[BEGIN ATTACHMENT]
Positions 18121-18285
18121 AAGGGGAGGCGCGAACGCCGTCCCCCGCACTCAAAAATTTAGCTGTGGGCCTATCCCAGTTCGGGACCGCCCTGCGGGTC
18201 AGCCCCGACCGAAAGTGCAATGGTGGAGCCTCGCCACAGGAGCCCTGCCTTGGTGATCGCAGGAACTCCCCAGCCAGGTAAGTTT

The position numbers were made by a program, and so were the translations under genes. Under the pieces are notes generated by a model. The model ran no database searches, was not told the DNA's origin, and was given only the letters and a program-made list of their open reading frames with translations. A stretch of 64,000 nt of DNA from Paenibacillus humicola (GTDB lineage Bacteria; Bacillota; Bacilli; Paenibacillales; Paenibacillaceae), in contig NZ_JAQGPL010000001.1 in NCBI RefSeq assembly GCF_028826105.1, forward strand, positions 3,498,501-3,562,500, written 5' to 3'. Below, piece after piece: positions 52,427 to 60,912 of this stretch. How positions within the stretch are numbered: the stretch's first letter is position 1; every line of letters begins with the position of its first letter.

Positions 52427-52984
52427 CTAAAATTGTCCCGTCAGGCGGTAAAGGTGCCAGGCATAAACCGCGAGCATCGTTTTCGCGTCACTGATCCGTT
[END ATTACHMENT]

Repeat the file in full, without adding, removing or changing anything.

Positions 18121-18285
18121 AAGGGGAGGCGCGAACGCCGTCCCCCGCACTCAAAAATTTAGCTGTGGGCCTATCCCAGTTCGGGACCGCCCTGCGGGTC
18201 AGCCCCGACCGAAAGTGCAATGGTGGAGCCTCGCCACAGGAGCCCTGCCTTGGTGATCGCAGGAACTCCCCAGCCAGGTAAGTTT

The position numbers were made by a program, and so were the translations under genes. Under the pieces are notes generated by a model. The model ran no database searches, was not told the DNA's origin, and was given only the letters and a program-made list of their open reading frames with translations. A stretch of 64,000 nt of DNA from Paenibacillus humicola (GTDB lineage Bacteria; Bacillota; Bacilli; Paenibacillales; Paenibacillaceae), in contig NZ_JAQGPL010000001.1 in NCBI RefSeq assembly GCF_028826105.1, forward strand, positions 3,498,501-3,562,500, written 5' to 3'. Below, piece after piece: positions 52,427 to 60,912 of this stretch. How positions within the stretch are numbered: the stretch's first letter is position 1; every line of letters begins with the position of its first letter.

Positions 52427-52984
52427 CTAAAATTGTCCCGTCAGGCGGTAAAGGTGCCAGGCATAAACCGCGAGCATCGTTTTCGCGTCACTGATCCGTT